If I was in water (e.g. open ocean) where self-rescue or rolling were required, I would be much more hesitant about keeping bulky gear on deck.

And it does look dorky.

There’s a hilarious Youtube video somewhere of a novice paddling with a full 5 gal. water cube on his rear deck. He avoids upset only through pure luck while his boat lurches wildly from side to side. So keeping heavy gear off the deck is a good idea.

When I go camping
I have a pulaski and a folding chair bungeed to the back deck of my Explorer. Usually about 2 1/2 gal of H2o in a baldder beneath my legs.

I am impressed

– Last Updated: Sep-04-09 6:12 PM EST –

By how much water you can hold in your bladder.

Of course, that is probably why it is beneath your legs.


yes it is impressive
it is made by Stearns and has a nylon cover :slight_smile:

Deck? Bungees?You Clampett
campers need a canoe.How about towing a Swifty with the comfort gear?

Minimize deck junk
I paddle a Valley Aquanaut LV and find it plenty roomy for week-long trips but I used to paddle a very tight Greenland-style boat and am a backpacker who can keep a week of gear and food below 30 lbs. on my back.

Yes, you will look like a dork with half your gear piled up on your deck.

As others have said, keep deck clutter to a minimum–think about how you’re going to perform a roll or rescue with all that stuff on there? Are you creating a greater danger of getting tangled up in the straps and lines you’ve used to lash that stuff down? Yes, kayaks have bungees on the deck but they’re not there for stowing your tent.

Here’s what I have on my deck for a typical trip:


-GPS receiver

-point-and-shoot camera in small Pelican box

-bilge pump (cause it doesn’t fit anywhere else and needs to be accessible)

-small 1L fanny-pack style Camelbak

-spare paddle (back deck)

Depending on the type of trip and daily conditions, I sometimes will mount a Gorilla tripod and my video camera for capturing the moment.

Learn to pack your boat and keep your deck clean, simple, and safe.

well, you tell you the truth

– Last Updated: Sep-06-09 10:51 PM EST –

i wasn't going to pile a bunch of crap on the top of my kayak. it was a what if question for good weather paddling short distances. it would be low profile if i did do it and i have the standard safety equipment on my deck at all times also. i've come to the realization that i have to invest some MORE MONEY in smaller high tech gear.(breaking the bank here) because even w/ a compression sack the normal size sleeping bag almost wouldn't fit in my largerst hatch. it will be a big laugh when everyone watches me do the monkey dance on my sleeping bag to squish it as small as possible. lets just hope i can find a teeny sleeping pad...cause the one i have now won't fit. love an lv boat/hate an lv boat.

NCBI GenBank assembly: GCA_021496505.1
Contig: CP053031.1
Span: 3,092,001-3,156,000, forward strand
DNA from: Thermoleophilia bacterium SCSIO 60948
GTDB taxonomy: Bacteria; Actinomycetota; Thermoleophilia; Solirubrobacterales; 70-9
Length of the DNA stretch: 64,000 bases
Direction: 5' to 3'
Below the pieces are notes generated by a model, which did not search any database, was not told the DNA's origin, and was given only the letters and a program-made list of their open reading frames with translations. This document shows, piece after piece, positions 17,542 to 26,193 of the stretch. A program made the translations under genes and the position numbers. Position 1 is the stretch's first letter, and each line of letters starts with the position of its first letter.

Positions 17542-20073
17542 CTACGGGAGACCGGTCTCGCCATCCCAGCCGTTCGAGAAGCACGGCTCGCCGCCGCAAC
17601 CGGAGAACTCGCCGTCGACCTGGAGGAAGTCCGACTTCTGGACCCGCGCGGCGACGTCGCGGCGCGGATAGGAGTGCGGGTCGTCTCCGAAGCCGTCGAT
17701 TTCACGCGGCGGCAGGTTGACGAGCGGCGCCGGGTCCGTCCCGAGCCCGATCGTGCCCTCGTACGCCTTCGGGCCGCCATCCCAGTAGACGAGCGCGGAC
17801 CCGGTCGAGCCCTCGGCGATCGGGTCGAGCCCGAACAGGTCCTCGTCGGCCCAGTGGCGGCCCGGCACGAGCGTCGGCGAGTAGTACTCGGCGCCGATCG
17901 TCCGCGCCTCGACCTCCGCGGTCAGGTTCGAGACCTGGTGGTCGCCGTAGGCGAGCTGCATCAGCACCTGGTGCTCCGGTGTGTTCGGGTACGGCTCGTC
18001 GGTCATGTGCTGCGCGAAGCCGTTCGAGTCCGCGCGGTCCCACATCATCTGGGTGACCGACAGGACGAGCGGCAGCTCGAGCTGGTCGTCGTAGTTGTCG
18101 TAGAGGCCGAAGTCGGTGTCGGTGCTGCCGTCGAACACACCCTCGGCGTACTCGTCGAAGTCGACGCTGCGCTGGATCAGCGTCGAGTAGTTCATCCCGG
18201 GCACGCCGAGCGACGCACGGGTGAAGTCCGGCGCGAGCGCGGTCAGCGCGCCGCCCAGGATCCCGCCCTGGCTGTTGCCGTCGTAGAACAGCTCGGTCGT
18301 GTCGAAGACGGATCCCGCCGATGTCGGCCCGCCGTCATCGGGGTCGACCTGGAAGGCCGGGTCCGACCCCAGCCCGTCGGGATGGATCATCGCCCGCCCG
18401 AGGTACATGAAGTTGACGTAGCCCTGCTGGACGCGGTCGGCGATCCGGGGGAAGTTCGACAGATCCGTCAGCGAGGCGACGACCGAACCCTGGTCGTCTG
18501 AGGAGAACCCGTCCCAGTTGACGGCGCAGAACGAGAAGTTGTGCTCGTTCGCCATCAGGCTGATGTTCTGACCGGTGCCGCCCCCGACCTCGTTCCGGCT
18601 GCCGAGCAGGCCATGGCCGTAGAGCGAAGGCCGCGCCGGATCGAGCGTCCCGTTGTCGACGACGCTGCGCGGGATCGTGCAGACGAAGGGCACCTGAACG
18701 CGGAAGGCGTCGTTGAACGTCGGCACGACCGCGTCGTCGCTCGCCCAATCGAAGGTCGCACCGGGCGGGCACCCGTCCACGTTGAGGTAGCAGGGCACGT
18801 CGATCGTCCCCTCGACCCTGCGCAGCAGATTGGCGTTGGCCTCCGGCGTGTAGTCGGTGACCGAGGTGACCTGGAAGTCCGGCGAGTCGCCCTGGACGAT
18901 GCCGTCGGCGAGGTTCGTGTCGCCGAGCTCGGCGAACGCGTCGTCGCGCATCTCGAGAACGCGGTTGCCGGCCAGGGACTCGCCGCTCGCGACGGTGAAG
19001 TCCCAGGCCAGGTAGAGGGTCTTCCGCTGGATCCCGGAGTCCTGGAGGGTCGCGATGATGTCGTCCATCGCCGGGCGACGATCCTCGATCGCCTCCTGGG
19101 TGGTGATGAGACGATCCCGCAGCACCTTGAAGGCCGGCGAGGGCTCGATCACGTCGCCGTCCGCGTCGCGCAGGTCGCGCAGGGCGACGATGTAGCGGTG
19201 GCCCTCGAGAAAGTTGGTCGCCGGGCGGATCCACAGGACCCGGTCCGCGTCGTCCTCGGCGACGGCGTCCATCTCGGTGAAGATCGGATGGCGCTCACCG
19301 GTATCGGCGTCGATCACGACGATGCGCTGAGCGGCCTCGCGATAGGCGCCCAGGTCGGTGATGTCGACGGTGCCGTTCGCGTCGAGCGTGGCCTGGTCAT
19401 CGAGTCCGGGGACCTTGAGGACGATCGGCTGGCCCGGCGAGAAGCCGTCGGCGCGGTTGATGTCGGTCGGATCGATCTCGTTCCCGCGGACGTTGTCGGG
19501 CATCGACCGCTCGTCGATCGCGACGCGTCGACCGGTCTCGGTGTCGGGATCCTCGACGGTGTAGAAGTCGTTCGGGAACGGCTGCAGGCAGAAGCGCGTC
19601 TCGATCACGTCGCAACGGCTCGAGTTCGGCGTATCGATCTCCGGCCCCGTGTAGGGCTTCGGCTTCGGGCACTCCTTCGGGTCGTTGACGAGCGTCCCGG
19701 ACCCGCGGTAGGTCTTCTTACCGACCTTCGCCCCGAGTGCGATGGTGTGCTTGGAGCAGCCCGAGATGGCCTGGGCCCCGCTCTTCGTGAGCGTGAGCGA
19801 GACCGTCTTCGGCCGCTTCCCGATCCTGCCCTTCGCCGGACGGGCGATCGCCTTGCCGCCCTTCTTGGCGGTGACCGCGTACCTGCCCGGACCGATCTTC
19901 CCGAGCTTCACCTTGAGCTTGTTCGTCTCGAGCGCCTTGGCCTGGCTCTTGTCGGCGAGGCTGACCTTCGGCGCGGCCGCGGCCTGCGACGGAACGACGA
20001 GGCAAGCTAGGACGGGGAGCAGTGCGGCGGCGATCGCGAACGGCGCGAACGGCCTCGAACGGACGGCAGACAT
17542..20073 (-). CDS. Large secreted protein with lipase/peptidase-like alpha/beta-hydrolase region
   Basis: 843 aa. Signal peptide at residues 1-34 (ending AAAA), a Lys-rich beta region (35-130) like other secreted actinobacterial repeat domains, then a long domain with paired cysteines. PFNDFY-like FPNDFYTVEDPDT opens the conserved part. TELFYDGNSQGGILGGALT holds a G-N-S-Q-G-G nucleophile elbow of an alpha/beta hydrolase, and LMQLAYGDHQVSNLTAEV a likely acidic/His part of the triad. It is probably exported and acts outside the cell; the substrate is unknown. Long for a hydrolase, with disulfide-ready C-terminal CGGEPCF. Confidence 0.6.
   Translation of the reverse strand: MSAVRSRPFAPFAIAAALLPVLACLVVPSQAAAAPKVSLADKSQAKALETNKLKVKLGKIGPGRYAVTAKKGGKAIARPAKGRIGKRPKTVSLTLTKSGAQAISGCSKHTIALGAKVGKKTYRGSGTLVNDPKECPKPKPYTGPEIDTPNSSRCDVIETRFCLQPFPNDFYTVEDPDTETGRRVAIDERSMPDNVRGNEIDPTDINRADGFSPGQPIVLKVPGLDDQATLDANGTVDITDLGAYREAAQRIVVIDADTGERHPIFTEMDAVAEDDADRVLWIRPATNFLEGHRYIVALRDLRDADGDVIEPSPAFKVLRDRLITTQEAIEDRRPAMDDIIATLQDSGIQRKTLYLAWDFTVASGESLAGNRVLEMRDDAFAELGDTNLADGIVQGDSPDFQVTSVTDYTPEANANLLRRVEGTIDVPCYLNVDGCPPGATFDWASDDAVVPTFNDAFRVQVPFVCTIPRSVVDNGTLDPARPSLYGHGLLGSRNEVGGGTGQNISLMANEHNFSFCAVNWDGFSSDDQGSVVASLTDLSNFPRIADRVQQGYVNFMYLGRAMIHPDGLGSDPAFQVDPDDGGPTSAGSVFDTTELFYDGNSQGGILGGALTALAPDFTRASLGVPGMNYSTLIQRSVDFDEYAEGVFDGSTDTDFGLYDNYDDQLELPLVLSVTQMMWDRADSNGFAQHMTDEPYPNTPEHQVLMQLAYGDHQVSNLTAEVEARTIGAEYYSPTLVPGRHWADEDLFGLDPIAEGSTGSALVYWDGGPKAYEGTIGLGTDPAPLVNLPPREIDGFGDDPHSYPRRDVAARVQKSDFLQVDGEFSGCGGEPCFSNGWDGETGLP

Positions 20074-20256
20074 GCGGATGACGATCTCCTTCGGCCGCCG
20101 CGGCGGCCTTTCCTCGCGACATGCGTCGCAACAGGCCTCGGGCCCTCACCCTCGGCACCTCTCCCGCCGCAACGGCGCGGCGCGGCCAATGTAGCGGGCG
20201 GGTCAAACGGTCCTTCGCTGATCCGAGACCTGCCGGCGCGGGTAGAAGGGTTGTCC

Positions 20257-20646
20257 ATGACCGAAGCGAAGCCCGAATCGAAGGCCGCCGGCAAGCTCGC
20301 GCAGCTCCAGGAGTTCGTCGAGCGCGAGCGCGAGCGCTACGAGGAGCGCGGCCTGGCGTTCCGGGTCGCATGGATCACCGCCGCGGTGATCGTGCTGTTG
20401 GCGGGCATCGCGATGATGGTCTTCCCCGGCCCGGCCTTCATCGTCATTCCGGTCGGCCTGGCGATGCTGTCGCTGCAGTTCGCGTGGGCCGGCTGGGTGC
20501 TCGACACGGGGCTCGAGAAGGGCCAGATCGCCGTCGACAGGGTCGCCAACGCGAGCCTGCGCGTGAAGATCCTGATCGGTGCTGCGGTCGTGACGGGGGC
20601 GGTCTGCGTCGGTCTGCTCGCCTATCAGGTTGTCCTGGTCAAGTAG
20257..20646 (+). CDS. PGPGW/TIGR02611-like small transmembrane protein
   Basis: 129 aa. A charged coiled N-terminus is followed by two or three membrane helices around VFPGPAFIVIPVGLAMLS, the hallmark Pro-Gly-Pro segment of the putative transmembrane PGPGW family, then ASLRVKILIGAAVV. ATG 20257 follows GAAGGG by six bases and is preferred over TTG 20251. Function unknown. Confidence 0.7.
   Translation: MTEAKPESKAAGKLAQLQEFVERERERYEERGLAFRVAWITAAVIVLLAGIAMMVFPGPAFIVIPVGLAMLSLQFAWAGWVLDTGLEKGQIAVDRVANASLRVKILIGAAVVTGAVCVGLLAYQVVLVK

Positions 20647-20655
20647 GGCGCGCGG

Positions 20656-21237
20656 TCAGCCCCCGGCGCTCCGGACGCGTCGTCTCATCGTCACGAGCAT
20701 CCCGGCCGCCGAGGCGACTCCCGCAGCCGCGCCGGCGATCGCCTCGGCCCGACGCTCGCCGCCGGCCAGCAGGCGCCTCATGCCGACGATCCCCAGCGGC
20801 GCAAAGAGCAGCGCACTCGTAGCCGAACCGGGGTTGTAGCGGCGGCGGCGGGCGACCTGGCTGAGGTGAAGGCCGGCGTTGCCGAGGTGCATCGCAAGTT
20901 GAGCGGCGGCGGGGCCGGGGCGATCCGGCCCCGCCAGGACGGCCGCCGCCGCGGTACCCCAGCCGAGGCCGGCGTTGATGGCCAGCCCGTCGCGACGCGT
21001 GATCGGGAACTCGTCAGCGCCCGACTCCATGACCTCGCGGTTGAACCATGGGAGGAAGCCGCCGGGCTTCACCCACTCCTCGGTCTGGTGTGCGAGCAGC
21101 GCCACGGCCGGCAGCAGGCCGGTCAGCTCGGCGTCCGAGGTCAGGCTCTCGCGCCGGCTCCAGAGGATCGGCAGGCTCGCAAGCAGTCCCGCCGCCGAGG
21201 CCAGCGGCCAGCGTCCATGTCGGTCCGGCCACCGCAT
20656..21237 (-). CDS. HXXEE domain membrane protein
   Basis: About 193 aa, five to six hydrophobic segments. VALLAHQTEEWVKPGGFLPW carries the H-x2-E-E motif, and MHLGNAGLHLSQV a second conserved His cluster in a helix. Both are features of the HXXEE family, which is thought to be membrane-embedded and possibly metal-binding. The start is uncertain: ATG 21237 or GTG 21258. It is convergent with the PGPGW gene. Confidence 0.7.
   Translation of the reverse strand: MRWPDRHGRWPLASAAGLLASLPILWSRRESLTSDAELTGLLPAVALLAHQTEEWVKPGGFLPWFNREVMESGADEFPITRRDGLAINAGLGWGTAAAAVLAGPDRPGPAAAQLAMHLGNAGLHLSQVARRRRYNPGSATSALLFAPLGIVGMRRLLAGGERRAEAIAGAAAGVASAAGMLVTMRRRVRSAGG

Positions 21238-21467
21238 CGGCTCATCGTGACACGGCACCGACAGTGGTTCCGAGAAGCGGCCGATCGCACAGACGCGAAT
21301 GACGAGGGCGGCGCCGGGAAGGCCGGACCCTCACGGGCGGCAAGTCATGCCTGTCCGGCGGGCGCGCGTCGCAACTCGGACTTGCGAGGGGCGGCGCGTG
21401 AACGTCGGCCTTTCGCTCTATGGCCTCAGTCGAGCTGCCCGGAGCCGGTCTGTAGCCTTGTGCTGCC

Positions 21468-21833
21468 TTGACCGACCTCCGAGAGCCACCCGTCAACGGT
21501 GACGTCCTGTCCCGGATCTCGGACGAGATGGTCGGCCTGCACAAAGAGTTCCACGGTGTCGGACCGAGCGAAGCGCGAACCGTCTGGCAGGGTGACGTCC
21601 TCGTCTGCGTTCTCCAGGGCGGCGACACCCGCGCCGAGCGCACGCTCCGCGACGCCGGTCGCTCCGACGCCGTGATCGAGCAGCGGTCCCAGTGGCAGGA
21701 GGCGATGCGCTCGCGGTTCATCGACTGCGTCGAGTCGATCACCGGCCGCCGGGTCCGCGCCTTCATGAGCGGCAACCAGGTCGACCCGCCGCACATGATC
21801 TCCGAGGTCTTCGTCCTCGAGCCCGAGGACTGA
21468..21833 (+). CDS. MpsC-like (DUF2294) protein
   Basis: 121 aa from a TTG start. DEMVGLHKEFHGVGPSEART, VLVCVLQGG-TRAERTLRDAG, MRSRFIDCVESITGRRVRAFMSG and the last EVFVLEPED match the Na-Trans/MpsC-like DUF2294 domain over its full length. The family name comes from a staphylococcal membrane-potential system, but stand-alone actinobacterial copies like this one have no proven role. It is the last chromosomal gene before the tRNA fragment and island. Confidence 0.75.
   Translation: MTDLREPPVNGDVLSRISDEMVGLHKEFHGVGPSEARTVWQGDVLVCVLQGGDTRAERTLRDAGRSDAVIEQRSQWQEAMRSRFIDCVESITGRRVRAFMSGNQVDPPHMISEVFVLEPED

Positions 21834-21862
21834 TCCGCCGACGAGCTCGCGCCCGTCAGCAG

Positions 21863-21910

The trip leader would probably appreciate if you didn’t have a bunch of stuff on your deck, speaking as someone who towed someone a fair distance into a strong wind about a month ago. She had more stuff on her deck than I had in my boat and couldn’t keep it into the wind because of it.

For a weekend, you should be able to fit all you need and more inside any sea kayak I can think of. You might not have the smallest sleeping bag, etc but a compression dry bag or two might help a lot, without spending a lot of money right now.

Material more than size
I get it about having to squeeze stuff into small spaces, but for much of this it’s more the material than the size. For example, you can get synthetic fill sleeping bags from Campmor, or good down if you want something for more like freezing and below, that’ll squish into a pair of compression caps and fit thru just about any size hatch. Tents - separate the poles from the tent itself and it should be OK.

Helmets have to go on deck if you want ready access, and cook sets have to be carefully measured, but the soft gear really shouldn’t represent a huge cost unless you are doing winter camping.

SealLine Baja Stern Deck Bag
This works well if reducing the amount of stuff doesn’t.

Put lightweight gear into it to avoid being top heavy. I used this recently with two nylon buckle straps from Gander Mountain (about 3$). Placed behind the cockpit, it doubles as a backrest. For a weekend - you shouldn’t need it.

i broke down and bought a
different sleeping bag and self inflating sleep pad and i can not believe what a huge difference this i feel like i could stay for a week. :slight_smile: all smiles for now 'till the bill comes in! i discovered that i really dislike the heavy clear dry bags they are just to bulky and won’t squish to fit the nooks and crannies. i saw a demo of a dry bag on utube that is pointed at one end so when you pack it, it fills the end of the bow or stearn perfectly. something to seriously consider as i am purchasing for the 1st time. and besides i don’t want to be a clampit!